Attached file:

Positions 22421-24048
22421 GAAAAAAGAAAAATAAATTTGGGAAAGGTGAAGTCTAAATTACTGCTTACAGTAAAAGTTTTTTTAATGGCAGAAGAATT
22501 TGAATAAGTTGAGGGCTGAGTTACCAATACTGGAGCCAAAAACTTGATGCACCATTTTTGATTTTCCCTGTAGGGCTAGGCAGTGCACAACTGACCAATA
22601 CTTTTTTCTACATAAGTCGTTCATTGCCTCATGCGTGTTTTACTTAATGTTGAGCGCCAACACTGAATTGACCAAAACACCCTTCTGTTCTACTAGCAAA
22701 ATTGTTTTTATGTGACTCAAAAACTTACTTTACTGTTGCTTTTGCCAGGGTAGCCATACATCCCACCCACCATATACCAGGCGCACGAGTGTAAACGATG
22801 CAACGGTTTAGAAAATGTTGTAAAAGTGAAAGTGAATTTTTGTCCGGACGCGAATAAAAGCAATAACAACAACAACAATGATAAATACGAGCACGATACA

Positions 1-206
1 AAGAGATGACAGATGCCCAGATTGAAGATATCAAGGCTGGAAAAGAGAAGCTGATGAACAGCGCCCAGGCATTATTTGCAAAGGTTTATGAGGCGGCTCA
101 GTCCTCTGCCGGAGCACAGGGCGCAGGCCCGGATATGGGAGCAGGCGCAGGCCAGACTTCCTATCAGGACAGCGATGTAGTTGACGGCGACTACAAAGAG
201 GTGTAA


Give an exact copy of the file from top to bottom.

Positions 22421-24048
22421 GAAAAAAGAAAAATAAATTTGGGAAAGGTGAAGTCTAAATTACTGCTTACAGTAAAAGTTTTTTTAATGGCAGAAGAATT
22501 TGAATAAGTTGAGGGCTGAGTTACCAATACTGGAGCCAAAAACTTGATGCACCATTTTTGATTTTCCCTGTAGGGCTAGGCAGTGCACAACTGACCAATA
22601 CTTTTTTCTACATAAGTCGTTCATTGCCTCATGCGTGTTTTACTTAATGTTGAGCGCCAACACTGAATTGACCAAAACACCCTTCTGTTCTACTAGCAAA
22701 ATTGTTTTTATGTGACTCAAAAACTTACTTTACTGTTGCTTTTGCCAGGGTAGCCATACATCCCACCCACCATATACCAGGCGCACGAGTGTAAACGATG
22801 CAACGGTTTAGAAAATGTTGTAAAAGTGAAAGTGAATTTTTGTCCGGACGCGAATAAAAGCAATAACAACAACAACAATGATAAATACGAGCACGATACA

Positions 1-206
1 AAGAGATGACAGATGCCCAGATTGAAGATATCAAGGCTGGAAAAGAGAAGCTGATGAACAGCGCCCAGGCATTATTTGCAAAGGTTTATGAGGCGGCTCA
101 GTCCTCTGCCGGAGCACAGGGCGCAGGCCCGGATATGGGAGCAGGCGCAGGCCAGACTTCCTATCAGGACAGCGATGTAGTTGACGGCGACTACAAAGAG
201 GTGTAA